How To Keep Your Consumers’ Energy Bills Low And Heat On High
When the weather outside turns frightful, your consumers’ energy bills might seem less than delightful. Going into winter means your clients will be looking for...
Nov 21, 2022
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When the weather outside turns frightful, your consumers’ energy bills might seem less than delightful. Going into winter means your clients will be looking for ways to save big on heating and other energy costs. Here are some boxes your service people should check when they head to prep your client’s house for the season:
Check The Seals On Windows And Doors
The simplest way to keep your clients warm in the winter is to keep the heat inside the house. Over a third of the heat in a house escapes through the doors and windows, racking up your consumers’ energy bills. Use these methods to make the windows and doors of your clients’ homes impenetrable:
- Insulate or caulk the doors and windows – Make sure to choose the types of insulation that work best for the doors and windows of your client’s home. Caulking the doors and windows is another method that’s cost-efficient and simple to learn. Once applied, both methods not only keep the heat in but also keep the cold air out.
- Hang thermal blackout curtains – Thermal curtains are a super cost-efficient and customizable option for keeping the heat in during the winter. Their layers of insulating material make them perfect for year-round use and they’re widely available in-store and online.
- Use draft stoppers around the doors – Similar to thermal curtains, draft stoppers seal cracks under doors to keep the heat inside and cold air outside. They’re easy to find in-stores and online, but they can also be homemade as a fun DIY project.
Use Appliances Efficiently
Appliances can be costly to repair and replace, but old or broken appliances can add tons of zeroes to your consumers’ energy bills. Replacing appliances can be costly, but maintaining them properly ensures long-lasting use. Here are some tips your service team could recommend for your clients to conserve energy when using appliances.
- Laundry Machines – The washer and dryer duo are two of the biggest energy guzzlers of the home. Some ways to save money using the laundry machines are to run full loads on cold water, dry loads on lower heat settings, and switch clothes over while the dryer is still warm to use the heat from the previous cycle.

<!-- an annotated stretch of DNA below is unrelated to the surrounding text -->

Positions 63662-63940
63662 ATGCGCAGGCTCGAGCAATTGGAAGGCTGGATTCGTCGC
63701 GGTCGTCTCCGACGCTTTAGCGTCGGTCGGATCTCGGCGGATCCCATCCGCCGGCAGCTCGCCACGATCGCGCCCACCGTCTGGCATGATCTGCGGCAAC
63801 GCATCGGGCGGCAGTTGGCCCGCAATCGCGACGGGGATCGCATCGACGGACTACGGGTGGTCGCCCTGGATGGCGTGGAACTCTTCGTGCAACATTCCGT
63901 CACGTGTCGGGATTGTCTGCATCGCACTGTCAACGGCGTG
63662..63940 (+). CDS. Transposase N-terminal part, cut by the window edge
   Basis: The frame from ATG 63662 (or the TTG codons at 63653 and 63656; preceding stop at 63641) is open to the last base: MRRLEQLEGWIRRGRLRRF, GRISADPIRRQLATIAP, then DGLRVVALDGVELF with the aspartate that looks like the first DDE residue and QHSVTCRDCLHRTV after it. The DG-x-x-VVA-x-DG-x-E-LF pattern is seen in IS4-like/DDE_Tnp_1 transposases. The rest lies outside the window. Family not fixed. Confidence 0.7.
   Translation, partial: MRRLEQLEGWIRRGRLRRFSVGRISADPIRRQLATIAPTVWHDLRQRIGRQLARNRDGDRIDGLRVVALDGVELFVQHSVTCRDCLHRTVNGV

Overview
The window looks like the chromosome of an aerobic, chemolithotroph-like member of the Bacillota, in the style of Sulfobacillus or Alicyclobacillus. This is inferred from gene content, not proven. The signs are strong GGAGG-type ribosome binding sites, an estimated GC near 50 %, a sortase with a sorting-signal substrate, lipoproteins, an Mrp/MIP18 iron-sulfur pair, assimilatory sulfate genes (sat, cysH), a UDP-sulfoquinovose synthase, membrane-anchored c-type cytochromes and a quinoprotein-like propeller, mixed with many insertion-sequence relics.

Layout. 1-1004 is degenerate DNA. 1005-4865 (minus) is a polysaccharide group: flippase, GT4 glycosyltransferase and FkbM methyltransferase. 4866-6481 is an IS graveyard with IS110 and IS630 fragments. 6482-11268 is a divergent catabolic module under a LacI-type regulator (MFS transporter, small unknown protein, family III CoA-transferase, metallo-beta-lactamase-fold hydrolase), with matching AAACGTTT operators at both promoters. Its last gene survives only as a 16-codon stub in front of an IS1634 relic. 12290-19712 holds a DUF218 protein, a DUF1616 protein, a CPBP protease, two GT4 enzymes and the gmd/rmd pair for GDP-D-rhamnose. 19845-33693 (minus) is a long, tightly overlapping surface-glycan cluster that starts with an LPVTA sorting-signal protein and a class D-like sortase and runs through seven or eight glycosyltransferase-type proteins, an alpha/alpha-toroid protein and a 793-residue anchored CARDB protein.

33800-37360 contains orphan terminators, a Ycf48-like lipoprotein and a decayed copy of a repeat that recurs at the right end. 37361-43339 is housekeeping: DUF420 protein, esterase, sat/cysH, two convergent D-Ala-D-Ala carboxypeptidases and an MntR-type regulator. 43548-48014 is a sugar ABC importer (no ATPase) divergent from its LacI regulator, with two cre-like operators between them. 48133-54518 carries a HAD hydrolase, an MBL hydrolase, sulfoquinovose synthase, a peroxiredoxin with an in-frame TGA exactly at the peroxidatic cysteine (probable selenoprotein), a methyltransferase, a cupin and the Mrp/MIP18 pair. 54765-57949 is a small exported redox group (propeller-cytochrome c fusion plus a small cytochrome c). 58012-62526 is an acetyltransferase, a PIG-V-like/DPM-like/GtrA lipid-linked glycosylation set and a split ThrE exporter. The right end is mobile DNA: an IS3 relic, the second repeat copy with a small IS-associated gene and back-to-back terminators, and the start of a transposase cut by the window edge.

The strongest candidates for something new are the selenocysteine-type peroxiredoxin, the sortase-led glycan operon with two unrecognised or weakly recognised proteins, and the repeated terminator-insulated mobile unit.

- Kitchen Appliances – Your client’s kitchen is full of appliances that they use every day. A few tips your for conserving energy using kitchen appliances are to load the dishwasher to its fullest capacity to save water, cook more items simultaneously in the oven and keep the door closed, and utilize the microwave to make food as often as possible.
- Bathroom Fixtures – Bathrooms are some of the most used rooms in any house, and are the chief culprits in water usage. Some methods to conserve energy when using the bathroom are to replace bathtubs with shower stalls, check faucets for drips and leaks, and install a low-flow shower head to save water.
Turn Down The Thermostat
The most obvious solution to a cold house is to crank up the heat, but keeping the thermostat running is a surefire way to see your consumers’ energy bills shoot through the roof. Here are some ways your team can keep your clients’ houses warm without using the costly thermostat:
- Reverse the direction of the ceiling fan – According to Good Housekeeping Institute, reversing the ceiling fan creates a draft that pushed warm air from the top of a room down to the bottom. This method keeps your client warm without touching the thermostat, and is easily reversible in the warmer months.
- Put down insulating rugs – Since heat leaves through the floors as well, Putting in rugs is your client’s best bet to avoid frozen feet. Wool rugs are the best for insulation purposes, but thick cotton rugs work just as well and are easier to clean.
- Check the roof for leaks and damages – The winter season is typically the roughest on your client’s roof, because of the constant fluctuation of winter weather. Have your service team check the roof for trapped water or ice, damaged seams, and cracked membranes to ensure the roof is keeping the weather from slipping into the house.
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